The Job Responsibilities of a Marine Electrician

Are you interest in becoming a marine technician? It is always a good idea to do your research before you commit to anything, career-wise. So the pertinent question now is, “What does a Marine Electrician do?” What are the responsibilities that go with this job title, and how good can I be at it? In this article, we take a look at the different responsibilities that go with the job of being a marine electrician.

Onshore and Offshore Work

The job responsibilities of a marine electrician are not limited by whether or not the ship they are responsible for is in transit or not. In fact, it may be said that a marine electrician’s job can be divided into onshore and offshore work.

While offshore, marine electricians are responsible for the proper functioning, maintenance, and possible troubleshooting of electrical systems, wiring, and the various electrical equipment on board the ship. While onshore, on the other hand, they are responsible for making sure that any major repairs, equipment replacement, purchasing of new parts, and various other power and electrical responsibilities that can only be done while on land, are performed immediately and efficiently. This requires extensive training, knowledge, and experience.

Diagnosing and Troubleshooting wiring, fixtures, and various equipment

Marine electricians are responsible for the proper functioning of electrical systems and the various electrical fixtures and equipment that are onboard the ship. To be able to do this, they need to have familiarity with these different types of equipment to be able to diagnose any problems, malfunctions or anomalies in how these electrical wiring and equipment are working. Once diagnosed, they also need to know how to address the various issues and problems these would pose, and how to work with various electrical tools, power tools, testing equipment to troubleshoot these problems, all the while maintaining proper safety precautions.

Unlike electricians that practice their profession in the more common land-based infrastructures like homes and buildings, however, marine electricians need to be able to work within the unique setting of a ship. This involves the ability to read blueprints, a familiarity with passage pipes and tubing, the location of wiring within partition or walls, and to install and maintain proper electrical systems for powerboats or sailboats that are also part of the ship’s overall equipment. Not only that, being able to function effectively on a ship requires being able to navigate the unique structure of a ship. They may not need to climb electrical poles, but they would need to be able to work from ladders, scaffolds, or from roofs to do their work. Being able to do all these things require expertise as well as the physical condition to climb to high places, work in confined spaces, or to lift heavy objects.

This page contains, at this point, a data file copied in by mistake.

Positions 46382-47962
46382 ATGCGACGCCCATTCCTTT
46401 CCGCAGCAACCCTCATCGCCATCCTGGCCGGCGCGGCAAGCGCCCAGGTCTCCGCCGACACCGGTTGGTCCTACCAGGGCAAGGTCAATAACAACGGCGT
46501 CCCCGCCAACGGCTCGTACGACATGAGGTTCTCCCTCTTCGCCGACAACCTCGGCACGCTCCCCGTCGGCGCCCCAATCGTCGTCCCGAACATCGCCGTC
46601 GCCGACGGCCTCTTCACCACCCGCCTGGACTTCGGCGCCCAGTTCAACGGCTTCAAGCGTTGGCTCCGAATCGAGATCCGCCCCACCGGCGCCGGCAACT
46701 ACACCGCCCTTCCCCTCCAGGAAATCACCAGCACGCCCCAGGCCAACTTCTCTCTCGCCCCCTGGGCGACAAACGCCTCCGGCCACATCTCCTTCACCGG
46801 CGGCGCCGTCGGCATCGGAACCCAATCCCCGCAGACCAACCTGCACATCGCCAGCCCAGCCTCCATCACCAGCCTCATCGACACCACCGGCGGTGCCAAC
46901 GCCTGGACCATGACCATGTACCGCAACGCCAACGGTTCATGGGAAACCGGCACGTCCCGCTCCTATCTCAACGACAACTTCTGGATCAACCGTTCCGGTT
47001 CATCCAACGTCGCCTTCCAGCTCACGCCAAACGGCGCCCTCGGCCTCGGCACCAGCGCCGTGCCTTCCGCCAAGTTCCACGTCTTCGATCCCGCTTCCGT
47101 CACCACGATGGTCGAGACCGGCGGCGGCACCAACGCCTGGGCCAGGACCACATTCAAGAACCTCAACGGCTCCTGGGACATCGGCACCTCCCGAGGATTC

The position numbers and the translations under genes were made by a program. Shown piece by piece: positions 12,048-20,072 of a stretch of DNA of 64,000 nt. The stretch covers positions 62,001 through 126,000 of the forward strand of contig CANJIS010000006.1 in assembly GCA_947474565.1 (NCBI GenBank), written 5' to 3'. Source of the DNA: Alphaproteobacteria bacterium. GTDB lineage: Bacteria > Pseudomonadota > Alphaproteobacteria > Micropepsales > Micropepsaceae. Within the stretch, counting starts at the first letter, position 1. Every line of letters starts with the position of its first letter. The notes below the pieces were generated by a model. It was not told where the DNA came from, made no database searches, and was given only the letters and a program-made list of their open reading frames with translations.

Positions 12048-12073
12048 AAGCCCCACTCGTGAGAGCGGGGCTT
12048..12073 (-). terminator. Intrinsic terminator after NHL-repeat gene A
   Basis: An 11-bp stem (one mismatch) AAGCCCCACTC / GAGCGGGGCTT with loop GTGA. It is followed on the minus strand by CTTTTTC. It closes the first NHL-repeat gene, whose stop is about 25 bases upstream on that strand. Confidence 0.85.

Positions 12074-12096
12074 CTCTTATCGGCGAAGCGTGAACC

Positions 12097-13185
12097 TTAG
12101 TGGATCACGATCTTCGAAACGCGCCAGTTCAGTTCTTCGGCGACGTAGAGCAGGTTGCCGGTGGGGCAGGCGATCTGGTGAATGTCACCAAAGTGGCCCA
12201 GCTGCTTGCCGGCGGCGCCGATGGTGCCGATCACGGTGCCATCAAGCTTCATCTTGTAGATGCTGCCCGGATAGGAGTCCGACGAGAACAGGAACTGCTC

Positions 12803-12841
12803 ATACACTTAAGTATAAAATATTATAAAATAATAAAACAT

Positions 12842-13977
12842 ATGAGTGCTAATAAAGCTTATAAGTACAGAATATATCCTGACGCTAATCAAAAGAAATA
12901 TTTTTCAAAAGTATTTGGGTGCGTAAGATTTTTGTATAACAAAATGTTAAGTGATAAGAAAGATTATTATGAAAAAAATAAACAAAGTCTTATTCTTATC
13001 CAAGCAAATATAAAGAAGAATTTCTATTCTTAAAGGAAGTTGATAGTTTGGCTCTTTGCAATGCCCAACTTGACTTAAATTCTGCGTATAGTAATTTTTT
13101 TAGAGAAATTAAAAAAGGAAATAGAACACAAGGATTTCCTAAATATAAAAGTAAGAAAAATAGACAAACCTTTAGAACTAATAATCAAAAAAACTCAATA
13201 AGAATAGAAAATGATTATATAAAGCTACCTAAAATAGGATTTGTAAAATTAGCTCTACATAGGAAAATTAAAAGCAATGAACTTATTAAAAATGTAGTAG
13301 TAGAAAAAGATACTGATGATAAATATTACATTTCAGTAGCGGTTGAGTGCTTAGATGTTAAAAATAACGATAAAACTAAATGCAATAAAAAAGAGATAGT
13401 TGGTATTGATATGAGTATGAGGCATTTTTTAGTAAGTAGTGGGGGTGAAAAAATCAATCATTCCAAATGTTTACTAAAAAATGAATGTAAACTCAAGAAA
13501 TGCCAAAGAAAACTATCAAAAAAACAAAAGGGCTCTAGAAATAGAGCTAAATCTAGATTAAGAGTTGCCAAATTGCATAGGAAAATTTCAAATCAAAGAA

Ensure electrical safety for the rest of the crew and passengers

Nobody can deny that electricity and water make for a dangerous mix, and so the unique setting of a fully functioning electrical system on a ship that is located on the water and is exposed to so the natural elements makes electrical safety of paramount concern. Mostly this can be done by regular maintenance of electrical wiring and equipment, the proper location of the same, and immediate response should there be any trouble on board. Should difficulties be posed, for instance, by a storm, water damage or leaks, or even flooding on board, the marine electrician needs to be able to respond quickly to ensure that the safety of both the crew and the passengers are not endangered unnecessarily.

This means that marine electricians must have the skill and the presence of mind to do their work even in adverse conditions or during an emergency. And should there be any electrical accidents, the ability to provide first aid relief immediately. The ability to respond effectively to emergencies also includes the ability to operate emergency measures onboard, floodlights, generators, flares, or the operation of emergency rafts or boats.

Leadership Abilities

Should the marine electrician be tasked with the proper functioning of the electrical system of a large ship, it would be unreasonable to expect him to do the work for the entire ship all by himself. More often than not, he would be in charge of an electrical crew, and the responsibility for the electrical system lies on the entire crew’s shoulders. The marine electrician, therefore, has to have leadership abilities to communicate his expectations to his crew and to expect them to perform the duties assigned to them. Proper communication abilities, the facility of directing others to perform relevant tasks, and to be able to see the entirety of what needs to be done, while also having the expertise for smaller tasks – all these things together comprise a good portion of the job responsibilities of a marine electrician.

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